d. Government and third-party audit to assess appropriate antibiotic use is non-existent in our country. Many developed countries have data on each doctor’s prescription patterns, based on which, individual doctor could be audited. In India, we need to develop such tools.

Why should antibiotics be rationally used?
Judicious and rational use of antibiotics is perhaps the only tool available to us today. The humongous problem of antimicrobial resistance was caused by irrational reckless use of antibiotics. We have reached a point, where no newer antibiotics are available. By judicious and rational use of antibiotics, we may be able to undo some of the problems of worsening antimicrobial resistance. If we don’t carry out antimicrobial stewardship, we may be left with a few last antibiotics to treat infections.
Hospital spaces have a role to play. At Fortis hospitals, where the author works, a few initiatives have been brought in to curb the menace of antibiotic abuse. They are:
a. At institutional level, a list of irrational combinations of antibiotic has been prepared and these formulations are banned from being stocked in all the pharmacies of Fortis hospitals.
b. No doctor can start treatment (barring a few rare exceptions) with higher antibiotics.
c. If antibiotics are to be used for more than 2 doses, the doctor will have to justify the use by filling up a “antibiotic use justification form”
d. The hospital information technology team tracks the use of higher antibiotics in real time.
e. The hospital infection prevention and control committee (HIPACC) issues doctors indulging in inappropriate antibiotic use a “private information letter (PIL)” which informs them about the inappropriate use effected by them. This letter also supplies information about hazards of inappropriate use of antibiotics. In developed countries, the facility director issues a ‘show cause’ notice to such doctors. It may be one of the best practices for hospital spaces in India to emulate.
f. Group of doctors from similar sub-specialties are involved in meetings highlighting the best practices of their colleagues, who could be matched. The HIPAC committee also involves in spreading good practices among doctors to other hospitals as well via ‘continuing medical education’.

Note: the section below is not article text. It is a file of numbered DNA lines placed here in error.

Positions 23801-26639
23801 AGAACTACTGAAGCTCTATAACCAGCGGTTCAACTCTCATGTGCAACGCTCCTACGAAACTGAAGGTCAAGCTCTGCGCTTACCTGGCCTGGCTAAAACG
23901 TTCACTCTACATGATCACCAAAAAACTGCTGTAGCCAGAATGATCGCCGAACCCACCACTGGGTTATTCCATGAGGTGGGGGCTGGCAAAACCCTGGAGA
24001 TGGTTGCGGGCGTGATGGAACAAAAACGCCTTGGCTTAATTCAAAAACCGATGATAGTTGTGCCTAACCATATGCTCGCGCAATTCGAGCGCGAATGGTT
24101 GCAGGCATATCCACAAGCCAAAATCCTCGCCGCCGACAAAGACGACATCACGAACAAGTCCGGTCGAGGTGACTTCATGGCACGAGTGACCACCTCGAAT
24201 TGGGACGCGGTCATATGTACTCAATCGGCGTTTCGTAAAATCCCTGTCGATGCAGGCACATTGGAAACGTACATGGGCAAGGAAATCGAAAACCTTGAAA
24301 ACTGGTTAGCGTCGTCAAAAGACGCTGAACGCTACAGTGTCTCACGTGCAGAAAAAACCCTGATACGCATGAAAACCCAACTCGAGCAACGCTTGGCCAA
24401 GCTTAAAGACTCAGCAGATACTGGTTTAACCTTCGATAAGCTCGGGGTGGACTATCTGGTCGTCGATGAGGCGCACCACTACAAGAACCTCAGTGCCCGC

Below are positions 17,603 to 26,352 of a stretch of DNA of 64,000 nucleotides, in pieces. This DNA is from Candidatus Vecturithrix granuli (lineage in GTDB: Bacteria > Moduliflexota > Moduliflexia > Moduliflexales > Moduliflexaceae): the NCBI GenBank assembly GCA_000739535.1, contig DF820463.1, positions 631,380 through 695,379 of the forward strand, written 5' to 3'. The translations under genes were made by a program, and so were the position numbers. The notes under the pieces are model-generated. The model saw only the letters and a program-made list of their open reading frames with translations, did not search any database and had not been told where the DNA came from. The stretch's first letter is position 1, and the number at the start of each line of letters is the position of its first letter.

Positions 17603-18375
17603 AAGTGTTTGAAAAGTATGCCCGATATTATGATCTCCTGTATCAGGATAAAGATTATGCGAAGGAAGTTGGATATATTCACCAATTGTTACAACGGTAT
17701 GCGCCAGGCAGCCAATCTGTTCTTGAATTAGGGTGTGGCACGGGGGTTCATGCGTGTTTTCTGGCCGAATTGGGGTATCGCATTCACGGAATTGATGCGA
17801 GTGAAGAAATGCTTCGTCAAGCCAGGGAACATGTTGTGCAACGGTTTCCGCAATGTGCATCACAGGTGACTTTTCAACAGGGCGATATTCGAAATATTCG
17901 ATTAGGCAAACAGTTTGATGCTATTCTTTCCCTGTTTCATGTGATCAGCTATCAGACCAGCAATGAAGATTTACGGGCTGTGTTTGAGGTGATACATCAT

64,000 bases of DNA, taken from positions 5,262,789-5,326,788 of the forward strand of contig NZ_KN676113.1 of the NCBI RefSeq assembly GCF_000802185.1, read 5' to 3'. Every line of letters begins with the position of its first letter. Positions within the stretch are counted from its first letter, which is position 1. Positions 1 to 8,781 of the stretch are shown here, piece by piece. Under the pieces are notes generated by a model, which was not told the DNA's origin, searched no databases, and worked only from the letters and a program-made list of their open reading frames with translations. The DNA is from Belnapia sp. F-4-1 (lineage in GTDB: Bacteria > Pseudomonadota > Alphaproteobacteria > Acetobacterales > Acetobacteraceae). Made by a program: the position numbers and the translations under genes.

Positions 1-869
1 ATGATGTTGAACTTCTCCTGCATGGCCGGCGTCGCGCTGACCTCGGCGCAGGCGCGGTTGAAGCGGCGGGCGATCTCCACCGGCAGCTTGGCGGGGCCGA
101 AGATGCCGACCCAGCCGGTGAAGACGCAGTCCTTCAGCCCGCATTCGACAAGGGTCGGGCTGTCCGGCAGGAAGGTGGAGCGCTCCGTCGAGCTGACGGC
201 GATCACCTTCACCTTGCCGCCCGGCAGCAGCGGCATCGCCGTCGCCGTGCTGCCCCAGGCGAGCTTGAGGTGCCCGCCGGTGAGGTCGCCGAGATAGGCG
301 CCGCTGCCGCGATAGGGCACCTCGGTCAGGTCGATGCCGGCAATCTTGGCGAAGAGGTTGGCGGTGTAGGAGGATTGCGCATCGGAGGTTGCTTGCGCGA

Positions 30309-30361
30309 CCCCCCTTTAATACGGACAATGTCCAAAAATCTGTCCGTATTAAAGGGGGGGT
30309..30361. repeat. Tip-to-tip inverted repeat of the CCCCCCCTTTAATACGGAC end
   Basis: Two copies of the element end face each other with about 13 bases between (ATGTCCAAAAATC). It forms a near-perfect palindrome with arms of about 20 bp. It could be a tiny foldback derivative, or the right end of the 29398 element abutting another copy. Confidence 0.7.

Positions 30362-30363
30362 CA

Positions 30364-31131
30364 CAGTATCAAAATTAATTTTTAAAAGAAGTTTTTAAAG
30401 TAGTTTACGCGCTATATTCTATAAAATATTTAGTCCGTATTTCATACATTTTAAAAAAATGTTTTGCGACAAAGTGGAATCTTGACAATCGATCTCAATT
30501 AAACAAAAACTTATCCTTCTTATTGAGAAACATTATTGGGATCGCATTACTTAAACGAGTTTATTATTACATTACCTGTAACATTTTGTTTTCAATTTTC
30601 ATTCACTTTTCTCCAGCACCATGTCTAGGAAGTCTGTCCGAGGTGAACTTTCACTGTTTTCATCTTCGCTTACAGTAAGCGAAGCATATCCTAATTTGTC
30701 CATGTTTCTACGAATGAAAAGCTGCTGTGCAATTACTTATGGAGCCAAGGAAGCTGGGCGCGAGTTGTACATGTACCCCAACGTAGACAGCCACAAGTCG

g. The efficacy of antibiotics in each hospital space is assessed by using a unique index called “Drug Resistance Index” (DRI). This index could benchmark each hospitals efficacy in curbing antibiotic abuse. At Fortis hospitals, DRIs of all the hospitals are tracked by the Central Infection prevention and control committee.
With these measures, there is a gradual decline of use of precious higher antibiotic at Fortis hospitals. By generating peer pressure among doctors, a sense of competitive spirit is generated, that promotes overall improvement in appropriate antibiotic use.
The issue of antimicrobial resistance to antibiotics is multifaceted and requires the will and tenacity of many stakeholders from the governments of countries to the general public. The physicians play a major pivotal role in aligning these members to achieve success. Many countries have already escalated the epidemic of antimicrobial resistance to a high priority requiring the attention of the highest government officials. Even India has in principle produced a ‘white paper’ – a well-researched document with good scientific evidence. However, its execution in letter and spirit is yet to occur. While these governmental procedures are underway, responsible doctors may ‘suo moto’ participate in self-regulated antimicrobial stewardship and contribute to the good cause.

Dr Murali Chakravarthy is Chairman, Central Infection Prevention and Control Committee, Fortis Healthcare.